Nested IF statements with Movable TYpe

Sep 22, 2009 12:10 · 362 words · 2 minute read code development movabletype mt php

One of the - ahem - undocumented features of Movable Type is a certain estotericness about the way it interprets Boolean logic within template tags. That’s a polite way of saying it’s more-or-less completely unpredictable, which can lead to much wailing and gnashing of teeth during template development.

Fortunately, there’s a workaround, an example of which is below. It comes at a computational cost, because you’re using PHP to fill in for MT’s deficiencies - but if you’re using static templates, then that cost is only really incurred as the templates are rebuild

This code assumes that you’re checking for two conditions - the presence of a custom field called “magazine_issue” that contains “Issue 19”, and a second custom field called “entrydatasource” which should contain the value “DVD”.

There’s a PHP loop inside an MT loop here - lines 1 and 2 set up the MT part, and iterates across the entries in the blog looking for those which have the field “magazine_issue” set to “Issue 19”.  (The MT:Entries tag is split across two lines for readability here, rather than any other reason.) Then those entries are passed one by one to the inner PHP code.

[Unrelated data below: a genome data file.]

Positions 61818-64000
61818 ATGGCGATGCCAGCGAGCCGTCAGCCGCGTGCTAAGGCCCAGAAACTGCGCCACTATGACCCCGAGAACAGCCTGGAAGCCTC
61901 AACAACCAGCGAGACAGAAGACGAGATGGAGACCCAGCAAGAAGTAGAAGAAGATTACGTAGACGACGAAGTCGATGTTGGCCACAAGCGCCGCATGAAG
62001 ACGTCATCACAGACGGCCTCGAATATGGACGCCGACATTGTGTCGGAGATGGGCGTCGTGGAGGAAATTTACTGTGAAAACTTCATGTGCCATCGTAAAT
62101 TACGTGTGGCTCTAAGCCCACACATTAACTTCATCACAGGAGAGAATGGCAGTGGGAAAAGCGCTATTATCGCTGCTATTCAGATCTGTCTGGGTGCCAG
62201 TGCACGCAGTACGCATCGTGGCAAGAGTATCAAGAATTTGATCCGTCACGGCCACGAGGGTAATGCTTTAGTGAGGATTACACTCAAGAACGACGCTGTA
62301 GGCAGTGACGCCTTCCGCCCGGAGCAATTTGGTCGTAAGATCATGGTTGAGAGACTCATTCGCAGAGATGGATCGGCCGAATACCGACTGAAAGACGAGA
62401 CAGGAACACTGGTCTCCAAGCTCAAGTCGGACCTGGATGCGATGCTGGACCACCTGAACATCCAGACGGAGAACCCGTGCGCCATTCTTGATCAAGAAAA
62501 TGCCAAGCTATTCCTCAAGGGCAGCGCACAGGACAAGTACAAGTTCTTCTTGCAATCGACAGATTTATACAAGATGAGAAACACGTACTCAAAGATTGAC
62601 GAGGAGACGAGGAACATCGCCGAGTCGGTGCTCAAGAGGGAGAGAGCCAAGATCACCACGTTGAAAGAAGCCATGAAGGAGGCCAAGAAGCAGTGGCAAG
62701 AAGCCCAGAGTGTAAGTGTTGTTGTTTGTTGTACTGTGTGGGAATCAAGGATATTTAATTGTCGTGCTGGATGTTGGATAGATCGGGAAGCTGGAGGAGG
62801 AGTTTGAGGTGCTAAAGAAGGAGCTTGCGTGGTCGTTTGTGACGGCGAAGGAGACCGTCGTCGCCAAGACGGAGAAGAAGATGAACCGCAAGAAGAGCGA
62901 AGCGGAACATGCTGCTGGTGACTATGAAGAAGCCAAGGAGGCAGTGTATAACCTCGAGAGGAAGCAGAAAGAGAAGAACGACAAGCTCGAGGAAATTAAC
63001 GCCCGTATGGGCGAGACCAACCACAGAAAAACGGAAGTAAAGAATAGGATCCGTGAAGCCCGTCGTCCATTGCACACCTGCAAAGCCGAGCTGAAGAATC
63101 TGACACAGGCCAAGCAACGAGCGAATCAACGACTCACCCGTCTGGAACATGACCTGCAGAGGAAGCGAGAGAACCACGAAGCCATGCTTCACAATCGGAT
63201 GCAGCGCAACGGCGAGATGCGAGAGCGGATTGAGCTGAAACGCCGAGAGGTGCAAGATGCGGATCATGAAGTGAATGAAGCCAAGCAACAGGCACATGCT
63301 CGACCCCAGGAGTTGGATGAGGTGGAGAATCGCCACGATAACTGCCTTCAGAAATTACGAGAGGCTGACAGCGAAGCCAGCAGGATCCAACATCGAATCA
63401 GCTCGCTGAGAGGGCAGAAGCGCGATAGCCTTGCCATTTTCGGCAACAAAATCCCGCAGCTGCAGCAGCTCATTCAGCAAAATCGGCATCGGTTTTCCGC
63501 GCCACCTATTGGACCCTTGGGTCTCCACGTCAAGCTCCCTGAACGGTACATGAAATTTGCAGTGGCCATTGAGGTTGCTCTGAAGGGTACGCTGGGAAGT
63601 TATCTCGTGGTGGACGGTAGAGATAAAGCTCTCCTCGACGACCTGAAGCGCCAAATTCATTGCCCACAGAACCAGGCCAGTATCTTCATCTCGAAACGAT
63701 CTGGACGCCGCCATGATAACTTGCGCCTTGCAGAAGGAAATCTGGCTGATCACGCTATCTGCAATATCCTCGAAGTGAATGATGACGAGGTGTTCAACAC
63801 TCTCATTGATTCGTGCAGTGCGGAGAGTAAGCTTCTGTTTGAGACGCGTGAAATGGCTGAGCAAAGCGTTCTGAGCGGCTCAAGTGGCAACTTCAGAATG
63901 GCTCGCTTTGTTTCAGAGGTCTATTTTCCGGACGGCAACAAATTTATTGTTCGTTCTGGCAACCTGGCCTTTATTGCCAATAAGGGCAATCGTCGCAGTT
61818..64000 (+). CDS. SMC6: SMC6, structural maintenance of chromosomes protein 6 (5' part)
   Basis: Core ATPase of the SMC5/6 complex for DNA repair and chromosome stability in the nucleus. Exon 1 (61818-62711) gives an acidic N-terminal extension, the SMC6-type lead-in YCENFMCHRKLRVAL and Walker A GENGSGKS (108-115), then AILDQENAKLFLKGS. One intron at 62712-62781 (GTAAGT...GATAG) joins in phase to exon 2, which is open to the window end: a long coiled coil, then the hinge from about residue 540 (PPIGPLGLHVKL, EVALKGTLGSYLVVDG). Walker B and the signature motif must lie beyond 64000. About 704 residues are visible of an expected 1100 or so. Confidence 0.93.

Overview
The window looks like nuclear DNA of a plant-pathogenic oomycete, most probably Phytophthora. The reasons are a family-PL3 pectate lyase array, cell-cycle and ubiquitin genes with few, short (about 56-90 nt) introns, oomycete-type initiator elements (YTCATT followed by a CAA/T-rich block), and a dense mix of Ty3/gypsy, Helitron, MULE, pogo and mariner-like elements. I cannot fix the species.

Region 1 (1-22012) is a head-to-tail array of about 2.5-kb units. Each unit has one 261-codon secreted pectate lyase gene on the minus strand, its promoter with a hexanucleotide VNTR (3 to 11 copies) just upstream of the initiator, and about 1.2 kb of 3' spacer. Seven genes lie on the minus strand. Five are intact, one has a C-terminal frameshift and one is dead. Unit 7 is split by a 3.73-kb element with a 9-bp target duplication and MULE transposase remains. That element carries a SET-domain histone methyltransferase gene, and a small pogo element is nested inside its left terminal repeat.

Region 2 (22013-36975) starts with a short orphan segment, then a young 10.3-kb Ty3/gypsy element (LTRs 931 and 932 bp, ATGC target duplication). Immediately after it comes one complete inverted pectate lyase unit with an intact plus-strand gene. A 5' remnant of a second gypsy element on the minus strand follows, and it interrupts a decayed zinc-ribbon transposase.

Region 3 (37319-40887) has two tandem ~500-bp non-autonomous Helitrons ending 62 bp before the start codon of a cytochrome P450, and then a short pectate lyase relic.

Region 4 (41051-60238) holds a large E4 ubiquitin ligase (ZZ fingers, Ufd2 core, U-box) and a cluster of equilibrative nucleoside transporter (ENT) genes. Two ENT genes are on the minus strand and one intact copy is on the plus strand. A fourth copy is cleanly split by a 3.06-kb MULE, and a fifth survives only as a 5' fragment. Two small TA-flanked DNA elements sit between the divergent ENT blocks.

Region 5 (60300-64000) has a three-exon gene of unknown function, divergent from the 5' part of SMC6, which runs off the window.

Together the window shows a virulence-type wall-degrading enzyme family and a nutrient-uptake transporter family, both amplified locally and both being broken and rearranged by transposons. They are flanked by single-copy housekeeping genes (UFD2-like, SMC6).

Line 5 places whatever’s in mt:entrydatasource into $source, relying on the fact that MT tags are parsed first, so by the time the PHP code gets executed that tag has been replaced by the value inside it.

Then lines 7 to 11 run a PHP if statement to check that the content contains “DVD”, and executes the mt:include tag if that’s the case.  The positioning of the ?> and <?php braces allow you to place MT code within the PHP loop, but not to have the PHP parser attempt to interpret it.

If the if statement doesn’t evaluate to true, then the contents won’t be executed and the include statement won’t be executed.   Obviously the include could be replaced by pretty much any MT tags that are valid within the context of an MT:Entries loop, or whatever arbitrary PHP you wanted.

It’s slightly hacky, and does come with a processing overhead - but sometimes a hack is the only way to get out of the problem.